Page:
Traverse Theatre, Edinburgh
It is an inspired idea, having young drama students on the verge of
going out into the world work with seasoned professional playwrights to
develop brand new works that stretch the talents of all involved. So it
is with the three new short plays by Clare Duffy, Jo Clifford and
Isabel Wright performed and directed as a series of double bills by the
graduates of the Royal Conservatoire Scotland 's MA Classical and
Contemporary Text course with support from Playwrights' Studio Scotland.
Clare Duffy's 1914 Machine starts off looking like a girl's own
adventure yarn, as female spy La Marquise flies across the English
channel to deliver secret war plans to the government, and ends up
lurching into a science-fiction future in which everyone communicates
through screens. Inbetween, La Marquise flies high with a pre-war
bohemian set for whom she supplies cocaine and some stolen radium that
might just hold the key to the future.
As the drugs loosen lips and minds, in director Paul Brotherston's
hands, the hyper-active rubbish spouted by all resembles a
sub-Chekhovian student party which his cast grab at with suitable
abandon. By leaping time-zones, Duffy creates a timely meditation on
the ever-encroaching pervasiveness of technology that looks to E.M.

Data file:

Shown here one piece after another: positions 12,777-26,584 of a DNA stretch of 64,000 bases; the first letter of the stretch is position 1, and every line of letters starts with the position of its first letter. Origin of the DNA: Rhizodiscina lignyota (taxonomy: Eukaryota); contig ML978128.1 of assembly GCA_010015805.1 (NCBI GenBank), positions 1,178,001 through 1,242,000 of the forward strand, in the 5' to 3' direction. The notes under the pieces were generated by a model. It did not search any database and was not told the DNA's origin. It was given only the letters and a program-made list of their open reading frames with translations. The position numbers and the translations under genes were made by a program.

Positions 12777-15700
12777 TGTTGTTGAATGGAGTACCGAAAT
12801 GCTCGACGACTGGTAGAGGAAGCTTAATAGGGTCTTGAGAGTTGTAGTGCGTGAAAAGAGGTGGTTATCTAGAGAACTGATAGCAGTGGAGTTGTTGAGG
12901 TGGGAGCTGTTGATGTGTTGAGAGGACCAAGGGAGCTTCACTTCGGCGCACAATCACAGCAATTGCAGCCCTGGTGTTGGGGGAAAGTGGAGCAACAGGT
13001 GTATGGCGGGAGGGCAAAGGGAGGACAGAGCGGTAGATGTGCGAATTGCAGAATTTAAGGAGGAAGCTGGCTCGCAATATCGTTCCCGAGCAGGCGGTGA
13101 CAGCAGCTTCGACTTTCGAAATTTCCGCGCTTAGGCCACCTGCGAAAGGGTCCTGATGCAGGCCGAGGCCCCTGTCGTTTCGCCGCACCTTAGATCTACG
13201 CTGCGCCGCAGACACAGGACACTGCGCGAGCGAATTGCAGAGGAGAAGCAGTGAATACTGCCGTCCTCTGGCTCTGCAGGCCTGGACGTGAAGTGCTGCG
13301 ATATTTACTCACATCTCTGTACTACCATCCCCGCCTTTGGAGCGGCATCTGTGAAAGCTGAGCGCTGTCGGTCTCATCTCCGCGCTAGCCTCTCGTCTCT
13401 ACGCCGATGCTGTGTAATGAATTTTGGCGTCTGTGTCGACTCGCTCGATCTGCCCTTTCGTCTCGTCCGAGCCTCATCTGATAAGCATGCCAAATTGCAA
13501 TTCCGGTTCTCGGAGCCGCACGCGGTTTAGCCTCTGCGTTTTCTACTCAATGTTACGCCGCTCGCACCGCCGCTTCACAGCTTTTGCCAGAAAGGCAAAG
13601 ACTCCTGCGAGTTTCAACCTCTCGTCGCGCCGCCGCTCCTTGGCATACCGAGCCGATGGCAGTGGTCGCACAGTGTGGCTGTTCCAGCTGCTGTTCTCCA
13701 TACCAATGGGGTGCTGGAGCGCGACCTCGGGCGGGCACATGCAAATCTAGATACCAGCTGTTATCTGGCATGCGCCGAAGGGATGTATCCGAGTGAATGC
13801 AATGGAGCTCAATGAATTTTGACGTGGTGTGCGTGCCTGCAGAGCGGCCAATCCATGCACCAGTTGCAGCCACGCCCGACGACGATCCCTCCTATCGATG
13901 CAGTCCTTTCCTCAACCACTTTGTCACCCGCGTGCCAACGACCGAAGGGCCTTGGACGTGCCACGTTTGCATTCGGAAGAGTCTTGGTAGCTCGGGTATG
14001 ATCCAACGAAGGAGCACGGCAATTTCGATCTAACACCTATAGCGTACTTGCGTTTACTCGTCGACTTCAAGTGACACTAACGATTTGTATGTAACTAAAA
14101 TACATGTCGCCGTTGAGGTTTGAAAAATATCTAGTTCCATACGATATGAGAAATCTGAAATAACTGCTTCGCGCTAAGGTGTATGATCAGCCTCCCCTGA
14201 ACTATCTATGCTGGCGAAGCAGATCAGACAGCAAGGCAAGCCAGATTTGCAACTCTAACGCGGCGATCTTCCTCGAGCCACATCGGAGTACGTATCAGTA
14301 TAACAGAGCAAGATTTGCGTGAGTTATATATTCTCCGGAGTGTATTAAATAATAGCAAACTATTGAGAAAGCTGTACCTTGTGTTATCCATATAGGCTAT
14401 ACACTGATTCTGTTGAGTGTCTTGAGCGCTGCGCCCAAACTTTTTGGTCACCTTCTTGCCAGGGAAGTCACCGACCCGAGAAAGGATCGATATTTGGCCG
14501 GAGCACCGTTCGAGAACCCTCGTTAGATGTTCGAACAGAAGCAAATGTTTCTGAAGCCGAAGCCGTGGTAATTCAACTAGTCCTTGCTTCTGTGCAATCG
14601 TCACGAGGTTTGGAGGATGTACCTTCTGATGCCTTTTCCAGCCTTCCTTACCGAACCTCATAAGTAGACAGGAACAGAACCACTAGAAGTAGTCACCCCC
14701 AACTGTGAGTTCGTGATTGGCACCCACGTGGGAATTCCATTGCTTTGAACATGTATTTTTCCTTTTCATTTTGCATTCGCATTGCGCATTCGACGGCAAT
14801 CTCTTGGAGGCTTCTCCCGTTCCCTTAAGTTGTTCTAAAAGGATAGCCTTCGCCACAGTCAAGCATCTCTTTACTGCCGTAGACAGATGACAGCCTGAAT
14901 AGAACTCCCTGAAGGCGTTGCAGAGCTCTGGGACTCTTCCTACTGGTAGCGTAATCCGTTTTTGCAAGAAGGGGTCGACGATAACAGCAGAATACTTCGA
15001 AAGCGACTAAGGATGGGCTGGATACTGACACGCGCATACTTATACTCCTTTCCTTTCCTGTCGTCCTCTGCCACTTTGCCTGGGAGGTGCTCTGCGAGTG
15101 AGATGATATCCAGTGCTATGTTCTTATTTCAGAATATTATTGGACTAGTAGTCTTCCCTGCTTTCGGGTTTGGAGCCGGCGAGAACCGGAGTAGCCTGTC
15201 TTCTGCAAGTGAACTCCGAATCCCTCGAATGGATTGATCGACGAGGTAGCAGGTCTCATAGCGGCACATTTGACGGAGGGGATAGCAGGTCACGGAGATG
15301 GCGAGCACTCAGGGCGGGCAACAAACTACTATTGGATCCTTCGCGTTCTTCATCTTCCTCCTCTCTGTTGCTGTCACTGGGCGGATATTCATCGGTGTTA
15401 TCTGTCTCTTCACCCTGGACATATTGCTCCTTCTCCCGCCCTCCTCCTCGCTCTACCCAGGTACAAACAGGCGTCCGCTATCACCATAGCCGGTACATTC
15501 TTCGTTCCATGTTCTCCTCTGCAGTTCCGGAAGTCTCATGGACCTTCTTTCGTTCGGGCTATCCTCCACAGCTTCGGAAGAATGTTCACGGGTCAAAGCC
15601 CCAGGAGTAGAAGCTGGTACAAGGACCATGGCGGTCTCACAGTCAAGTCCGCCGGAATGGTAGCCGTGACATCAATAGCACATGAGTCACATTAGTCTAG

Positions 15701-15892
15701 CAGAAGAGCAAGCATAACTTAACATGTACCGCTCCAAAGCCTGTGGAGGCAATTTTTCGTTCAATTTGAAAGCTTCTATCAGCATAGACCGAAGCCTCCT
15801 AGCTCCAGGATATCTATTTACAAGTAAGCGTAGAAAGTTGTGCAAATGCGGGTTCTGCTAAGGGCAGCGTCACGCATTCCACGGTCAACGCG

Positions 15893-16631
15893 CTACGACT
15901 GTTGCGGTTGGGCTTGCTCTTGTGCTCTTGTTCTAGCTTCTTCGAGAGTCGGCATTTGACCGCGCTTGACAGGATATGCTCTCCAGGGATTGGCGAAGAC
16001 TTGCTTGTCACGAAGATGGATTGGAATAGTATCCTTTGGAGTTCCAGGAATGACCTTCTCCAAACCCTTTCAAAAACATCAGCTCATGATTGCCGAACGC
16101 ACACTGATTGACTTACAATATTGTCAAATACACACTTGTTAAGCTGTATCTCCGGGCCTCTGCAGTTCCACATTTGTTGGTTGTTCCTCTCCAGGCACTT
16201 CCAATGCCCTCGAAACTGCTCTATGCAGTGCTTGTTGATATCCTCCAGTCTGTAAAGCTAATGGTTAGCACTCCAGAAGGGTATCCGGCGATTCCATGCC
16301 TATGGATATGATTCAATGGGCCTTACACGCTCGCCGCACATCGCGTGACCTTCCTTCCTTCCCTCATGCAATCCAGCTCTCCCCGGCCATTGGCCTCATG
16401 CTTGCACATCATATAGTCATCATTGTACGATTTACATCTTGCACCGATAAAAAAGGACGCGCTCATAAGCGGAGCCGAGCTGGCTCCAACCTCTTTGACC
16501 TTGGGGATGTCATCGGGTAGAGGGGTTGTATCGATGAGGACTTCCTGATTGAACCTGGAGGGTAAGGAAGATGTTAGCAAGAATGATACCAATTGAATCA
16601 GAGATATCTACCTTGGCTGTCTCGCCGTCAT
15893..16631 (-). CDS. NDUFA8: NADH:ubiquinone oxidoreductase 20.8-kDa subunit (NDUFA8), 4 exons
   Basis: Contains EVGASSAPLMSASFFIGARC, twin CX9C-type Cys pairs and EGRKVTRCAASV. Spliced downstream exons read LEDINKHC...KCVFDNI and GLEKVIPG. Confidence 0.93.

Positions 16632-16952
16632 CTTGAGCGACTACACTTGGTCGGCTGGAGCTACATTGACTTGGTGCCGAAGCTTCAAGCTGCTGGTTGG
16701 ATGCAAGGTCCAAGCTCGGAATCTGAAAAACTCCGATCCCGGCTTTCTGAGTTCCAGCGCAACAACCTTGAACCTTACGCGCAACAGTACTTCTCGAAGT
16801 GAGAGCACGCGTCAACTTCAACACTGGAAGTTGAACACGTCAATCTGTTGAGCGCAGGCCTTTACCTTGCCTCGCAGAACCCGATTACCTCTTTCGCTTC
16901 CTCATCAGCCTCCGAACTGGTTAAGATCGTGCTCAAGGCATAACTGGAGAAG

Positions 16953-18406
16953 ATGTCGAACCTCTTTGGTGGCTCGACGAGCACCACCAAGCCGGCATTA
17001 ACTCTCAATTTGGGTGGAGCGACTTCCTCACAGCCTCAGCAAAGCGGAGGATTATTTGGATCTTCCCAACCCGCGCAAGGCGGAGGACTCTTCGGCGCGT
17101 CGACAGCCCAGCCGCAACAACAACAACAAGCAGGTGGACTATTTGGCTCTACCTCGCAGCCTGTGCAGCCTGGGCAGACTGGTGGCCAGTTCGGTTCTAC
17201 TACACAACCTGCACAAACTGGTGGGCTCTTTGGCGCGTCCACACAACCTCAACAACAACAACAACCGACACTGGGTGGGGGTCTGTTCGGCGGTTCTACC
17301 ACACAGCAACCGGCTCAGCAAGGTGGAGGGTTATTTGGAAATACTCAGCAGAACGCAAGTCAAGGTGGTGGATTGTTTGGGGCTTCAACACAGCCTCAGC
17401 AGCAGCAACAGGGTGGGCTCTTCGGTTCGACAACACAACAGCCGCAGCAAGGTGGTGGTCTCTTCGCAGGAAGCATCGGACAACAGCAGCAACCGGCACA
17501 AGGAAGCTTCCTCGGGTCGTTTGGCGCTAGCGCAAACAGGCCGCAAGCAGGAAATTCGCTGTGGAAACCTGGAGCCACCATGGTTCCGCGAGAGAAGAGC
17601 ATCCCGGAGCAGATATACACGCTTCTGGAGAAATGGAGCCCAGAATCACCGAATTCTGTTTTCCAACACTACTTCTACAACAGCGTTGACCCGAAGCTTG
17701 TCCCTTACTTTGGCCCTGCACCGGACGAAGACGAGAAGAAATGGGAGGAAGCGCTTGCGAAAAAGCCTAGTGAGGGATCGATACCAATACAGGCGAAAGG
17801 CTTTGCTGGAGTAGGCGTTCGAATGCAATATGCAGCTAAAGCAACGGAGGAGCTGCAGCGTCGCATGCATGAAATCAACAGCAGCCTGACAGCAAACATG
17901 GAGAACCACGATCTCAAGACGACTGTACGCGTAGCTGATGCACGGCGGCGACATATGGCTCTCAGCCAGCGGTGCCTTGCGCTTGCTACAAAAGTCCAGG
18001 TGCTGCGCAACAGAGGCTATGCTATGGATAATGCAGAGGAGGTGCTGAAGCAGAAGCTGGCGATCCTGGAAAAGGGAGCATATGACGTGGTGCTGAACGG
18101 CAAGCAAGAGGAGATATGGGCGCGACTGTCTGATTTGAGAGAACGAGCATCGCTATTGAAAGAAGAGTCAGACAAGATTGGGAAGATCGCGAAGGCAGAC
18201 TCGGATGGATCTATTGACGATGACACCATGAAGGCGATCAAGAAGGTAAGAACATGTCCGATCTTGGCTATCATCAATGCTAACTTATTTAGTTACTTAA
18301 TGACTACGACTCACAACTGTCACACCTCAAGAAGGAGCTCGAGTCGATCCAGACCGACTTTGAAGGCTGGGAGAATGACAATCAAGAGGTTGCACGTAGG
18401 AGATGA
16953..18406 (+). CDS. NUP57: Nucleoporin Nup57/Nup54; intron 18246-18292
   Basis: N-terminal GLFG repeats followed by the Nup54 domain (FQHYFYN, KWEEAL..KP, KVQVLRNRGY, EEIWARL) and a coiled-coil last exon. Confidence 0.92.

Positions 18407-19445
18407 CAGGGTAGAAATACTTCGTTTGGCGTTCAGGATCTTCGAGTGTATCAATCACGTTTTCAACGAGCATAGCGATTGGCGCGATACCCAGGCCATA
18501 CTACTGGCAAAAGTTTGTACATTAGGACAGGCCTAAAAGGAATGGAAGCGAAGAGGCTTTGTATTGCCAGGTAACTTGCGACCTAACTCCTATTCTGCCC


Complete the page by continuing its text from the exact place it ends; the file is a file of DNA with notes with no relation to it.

Forster's short story, The Machine Stops, in a lively joining of the
dots between past, present and future.
Even more playful is Jo Clifford's White Ted and the Right To Die,
which looks at the whys and wherefores of euthanasia in a day to day
environment. That Clifford does this through a teddy-bear narrator and
a dog called Benji who returns as a ghost after being put down adds a
humorous heart to a very serious subject. There is too the conflicted
views of the same person represented here by two actors in Jessica
Aquila Cymerman's production, which starts off with the cast in
overalls as if checking a crime scene for forensic evidence before
revealing themselves. With some neat shadow-play, there is an appealing
warmth invested into a life and death situation that's much more than a
shaggy dog story.
Where Duffy and Clifford offered up fantastical world-views, Blind Eye
by Isabel Wright looks to an all too contemporary scenario of spin for
inspiration. As a politician and his wife turn to the ultimate PR firm
to give them a boost, an activist infiltrates the company as an intern
in league with a reporter who takes an even more gung-ho approach to
exposing scandals both political and sexual. Out of this comes a
political thriller that looks at how lies are dressed up by managerial
sleights-of-hand that can and do turn every misdemeanour into a
In Wendy Turner's production, Wright's series of short scenes flow into
each other with a full sense deal-making intrigue before chaos reigns
as all are exposed. The end result is a dramatically stark and
healthily cynical look at how the world is being run right now behind
doors which, for most of us, remain very firmly closed.
The Herald, September 15th 2014